John’s snapper and stingray are hawker favourites at many of Malaysia’s eateries. They are also ravaged by overfishing. Both are identified by the United Nations Food and Agriculture Organisation (FAO) as among the 90 percent of global fish stocks that have been exploited to full capacity or to the point of facing possible extinction. Left unabated, the trend points to seafood being permanently wiped off the menu by 2048. This is bad news for the country, where the oceans are a lucrative trade. Malaysia ranks as the largest consumer of marine products in Southeast Asia while the fisheries industry contributes more than RM11 billion to the economy and supports the livelihoods of over 150,000 people.
Much of today’s raw seafood products are acquired locally today thanks to our thriving fishing communities along the coast which gives us a real crave for a seafood cuisine most times like the steamboat truck parking along the side of the road giving consumers a real taste of the marine delicacy. However it may require most business owners to store the raw seafood products in a proper way to maintain its freshness.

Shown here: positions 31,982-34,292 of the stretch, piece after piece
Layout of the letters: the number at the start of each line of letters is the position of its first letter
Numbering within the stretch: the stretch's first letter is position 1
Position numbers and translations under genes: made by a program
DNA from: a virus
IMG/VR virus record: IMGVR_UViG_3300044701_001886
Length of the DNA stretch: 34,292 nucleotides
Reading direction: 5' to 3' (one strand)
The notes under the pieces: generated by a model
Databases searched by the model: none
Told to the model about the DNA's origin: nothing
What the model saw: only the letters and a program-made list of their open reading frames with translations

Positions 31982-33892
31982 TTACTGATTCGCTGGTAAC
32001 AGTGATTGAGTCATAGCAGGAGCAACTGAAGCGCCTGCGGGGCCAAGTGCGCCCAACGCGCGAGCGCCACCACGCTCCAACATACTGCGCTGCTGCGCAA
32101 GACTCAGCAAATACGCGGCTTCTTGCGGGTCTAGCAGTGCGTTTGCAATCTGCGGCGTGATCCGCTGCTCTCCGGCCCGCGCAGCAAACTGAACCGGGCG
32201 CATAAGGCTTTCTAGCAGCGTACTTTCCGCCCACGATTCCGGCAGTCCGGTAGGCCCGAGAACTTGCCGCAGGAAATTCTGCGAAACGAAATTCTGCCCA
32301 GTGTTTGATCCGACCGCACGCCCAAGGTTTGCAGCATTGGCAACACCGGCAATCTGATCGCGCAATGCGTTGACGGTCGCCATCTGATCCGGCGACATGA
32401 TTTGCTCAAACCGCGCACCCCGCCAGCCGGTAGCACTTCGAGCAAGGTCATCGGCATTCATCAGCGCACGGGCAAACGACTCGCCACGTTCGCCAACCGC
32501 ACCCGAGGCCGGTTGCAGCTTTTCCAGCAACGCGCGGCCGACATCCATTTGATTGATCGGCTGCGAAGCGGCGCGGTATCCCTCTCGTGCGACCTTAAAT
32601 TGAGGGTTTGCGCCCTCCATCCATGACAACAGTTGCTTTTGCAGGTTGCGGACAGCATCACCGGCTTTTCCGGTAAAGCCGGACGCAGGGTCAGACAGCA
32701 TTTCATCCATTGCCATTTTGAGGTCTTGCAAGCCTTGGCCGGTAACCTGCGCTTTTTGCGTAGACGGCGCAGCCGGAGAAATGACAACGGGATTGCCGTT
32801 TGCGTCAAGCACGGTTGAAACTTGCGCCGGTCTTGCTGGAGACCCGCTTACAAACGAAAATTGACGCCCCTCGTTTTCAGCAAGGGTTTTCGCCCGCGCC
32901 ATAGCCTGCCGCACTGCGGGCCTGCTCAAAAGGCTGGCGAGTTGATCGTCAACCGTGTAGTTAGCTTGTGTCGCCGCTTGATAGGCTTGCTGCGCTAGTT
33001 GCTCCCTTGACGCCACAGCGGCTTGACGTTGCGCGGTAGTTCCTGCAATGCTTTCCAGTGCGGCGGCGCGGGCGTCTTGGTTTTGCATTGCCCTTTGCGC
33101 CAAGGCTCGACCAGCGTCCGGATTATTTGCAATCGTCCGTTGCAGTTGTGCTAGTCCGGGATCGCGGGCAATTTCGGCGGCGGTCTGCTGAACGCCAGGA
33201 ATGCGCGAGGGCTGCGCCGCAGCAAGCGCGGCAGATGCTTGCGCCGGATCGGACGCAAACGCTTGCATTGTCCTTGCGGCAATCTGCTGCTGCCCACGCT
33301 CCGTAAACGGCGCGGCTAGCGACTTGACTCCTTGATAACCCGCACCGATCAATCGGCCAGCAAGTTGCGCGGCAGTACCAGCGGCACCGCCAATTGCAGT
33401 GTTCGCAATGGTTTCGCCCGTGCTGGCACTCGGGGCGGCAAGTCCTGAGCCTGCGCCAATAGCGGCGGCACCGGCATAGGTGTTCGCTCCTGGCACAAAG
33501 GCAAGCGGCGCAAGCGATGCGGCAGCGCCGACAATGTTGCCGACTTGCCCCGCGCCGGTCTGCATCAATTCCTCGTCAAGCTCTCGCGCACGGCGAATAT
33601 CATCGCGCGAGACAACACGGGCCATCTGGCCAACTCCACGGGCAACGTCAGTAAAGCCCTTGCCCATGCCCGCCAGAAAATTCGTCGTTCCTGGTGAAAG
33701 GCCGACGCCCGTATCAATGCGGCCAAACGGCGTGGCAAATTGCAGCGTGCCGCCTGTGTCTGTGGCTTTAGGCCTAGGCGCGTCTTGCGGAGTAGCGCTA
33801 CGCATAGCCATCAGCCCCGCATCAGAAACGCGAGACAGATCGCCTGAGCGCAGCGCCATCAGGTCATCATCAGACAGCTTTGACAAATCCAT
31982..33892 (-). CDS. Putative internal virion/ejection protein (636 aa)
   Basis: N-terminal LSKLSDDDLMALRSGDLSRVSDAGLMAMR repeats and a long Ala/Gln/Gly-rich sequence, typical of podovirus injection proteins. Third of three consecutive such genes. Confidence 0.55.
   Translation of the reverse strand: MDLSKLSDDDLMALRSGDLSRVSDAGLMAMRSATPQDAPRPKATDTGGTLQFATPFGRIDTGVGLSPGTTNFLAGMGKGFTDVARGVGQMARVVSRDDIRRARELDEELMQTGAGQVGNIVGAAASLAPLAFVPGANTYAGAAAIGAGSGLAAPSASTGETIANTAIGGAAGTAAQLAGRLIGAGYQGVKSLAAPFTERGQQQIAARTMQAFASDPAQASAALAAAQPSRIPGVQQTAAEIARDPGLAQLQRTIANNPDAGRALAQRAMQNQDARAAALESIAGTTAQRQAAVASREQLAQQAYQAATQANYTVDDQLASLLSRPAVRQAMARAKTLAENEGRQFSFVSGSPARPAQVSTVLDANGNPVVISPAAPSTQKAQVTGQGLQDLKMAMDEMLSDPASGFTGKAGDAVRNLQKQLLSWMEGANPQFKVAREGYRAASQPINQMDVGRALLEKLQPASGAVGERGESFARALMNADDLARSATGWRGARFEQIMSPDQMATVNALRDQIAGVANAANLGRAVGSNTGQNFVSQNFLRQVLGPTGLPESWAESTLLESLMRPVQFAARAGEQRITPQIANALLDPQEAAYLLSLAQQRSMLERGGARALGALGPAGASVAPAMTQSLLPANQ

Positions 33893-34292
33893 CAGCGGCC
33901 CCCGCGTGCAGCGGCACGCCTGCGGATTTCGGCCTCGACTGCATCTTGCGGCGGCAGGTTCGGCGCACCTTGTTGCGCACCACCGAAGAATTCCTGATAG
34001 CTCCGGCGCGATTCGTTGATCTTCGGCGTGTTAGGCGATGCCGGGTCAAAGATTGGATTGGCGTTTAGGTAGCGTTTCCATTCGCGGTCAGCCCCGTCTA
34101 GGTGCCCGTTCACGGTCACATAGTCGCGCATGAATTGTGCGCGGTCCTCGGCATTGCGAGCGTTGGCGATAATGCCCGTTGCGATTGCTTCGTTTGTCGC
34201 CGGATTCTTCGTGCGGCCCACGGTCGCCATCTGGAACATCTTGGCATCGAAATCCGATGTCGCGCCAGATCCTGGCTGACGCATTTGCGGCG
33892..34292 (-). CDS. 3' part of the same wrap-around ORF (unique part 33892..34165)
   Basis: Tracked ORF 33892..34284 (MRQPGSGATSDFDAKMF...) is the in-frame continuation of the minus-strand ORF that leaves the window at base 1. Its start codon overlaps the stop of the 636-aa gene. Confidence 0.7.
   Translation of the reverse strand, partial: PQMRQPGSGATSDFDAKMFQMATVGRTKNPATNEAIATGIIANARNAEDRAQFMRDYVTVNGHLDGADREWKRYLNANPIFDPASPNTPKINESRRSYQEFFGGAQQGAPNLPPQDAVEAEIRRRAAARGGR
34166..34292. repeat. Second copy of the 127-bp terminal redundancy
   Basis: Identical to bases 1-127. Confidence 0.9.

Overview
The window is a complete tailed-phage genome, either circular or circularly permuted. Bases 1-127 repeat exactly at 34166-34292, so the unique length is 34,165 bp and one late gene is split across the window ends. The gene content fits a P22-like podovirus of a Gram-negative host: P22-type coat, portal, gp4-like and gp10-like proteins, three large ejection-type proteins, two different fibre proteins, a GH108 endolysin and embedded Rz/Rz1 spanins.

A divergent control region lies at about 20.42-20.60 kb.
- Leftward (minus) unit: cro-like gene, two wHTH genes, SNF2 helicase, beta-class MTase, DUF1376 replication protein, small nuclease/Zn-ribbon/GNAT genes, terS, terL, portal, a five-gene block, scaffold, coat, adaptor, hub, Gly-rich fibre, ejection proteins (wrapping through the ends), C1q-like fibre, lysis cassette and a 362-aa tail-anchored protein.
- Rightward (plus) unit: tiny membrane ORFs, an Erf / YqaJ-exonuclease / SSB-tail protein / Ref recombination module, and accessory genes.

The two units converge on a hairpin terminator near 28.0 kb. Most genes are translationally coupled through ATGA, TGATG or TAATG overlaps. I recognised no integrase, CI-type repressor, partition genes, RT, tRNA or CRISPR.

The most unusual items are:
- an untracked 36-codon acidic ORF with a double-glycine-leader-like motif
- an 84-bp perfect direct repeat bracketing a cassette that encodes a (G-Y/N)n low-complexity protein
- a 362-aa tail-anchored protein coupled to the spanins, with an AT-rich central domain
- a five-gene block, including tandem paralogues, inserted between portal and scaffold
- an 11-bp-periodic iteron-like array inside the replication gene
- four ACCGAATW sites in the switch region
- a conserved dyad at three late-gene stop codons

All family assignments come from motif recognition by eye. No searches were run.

The food industry has always been, by nature, at the mercy of market forces beyond its control. Dependent on the changing tastes and preferences of the consumer, players across all sectors must be quick to pick up on emerging trends and adapt accordingly or risk falling by the wayside.
Badrulnizam Basri, Balton Martin & Dr. Azhar Hamzah Fisheries Research Institute (FRI), Pulau Sayak, Kota Kuala Muda, Kedah.
Ecological Aquaculture – A Sustainable Solution for the Blue Revolution.
Protein. It accounts for 10 – 35% of a balanced diet. An important dietary component for growth and maintaining good health, protein is an invaluable asset for the body. Cells devour protein for maintenance and repair. It is imperative for the building of muscles – protein shakes aren’t popular simply because they’re tasty. It is a major component in the production of antibodies. Bones, nails, and hair rely on it; the former for strength, the latter for shine. It is necessary, it is important, it is everywhere – only, soon, it won’t be found in our oceans.
“Shrimp is the fruit of the sea. You can barbecue it, boil it, broil it, bake it, sauté it. There’s shrimp kabobs, shrimp creole, shrimp gumbo. Pan-fried, deep-fried, stir-fried. There’s pineapple shrimp, lemon shrimp, coconut shrimp, pepper shrimp, shrimp soup, shrimp stew, shrimp salad, shrimp and potatoes, shrimp burger, shrimp sandwich. That – that’s about it.” – Bubba, Forrest Gump, 1994.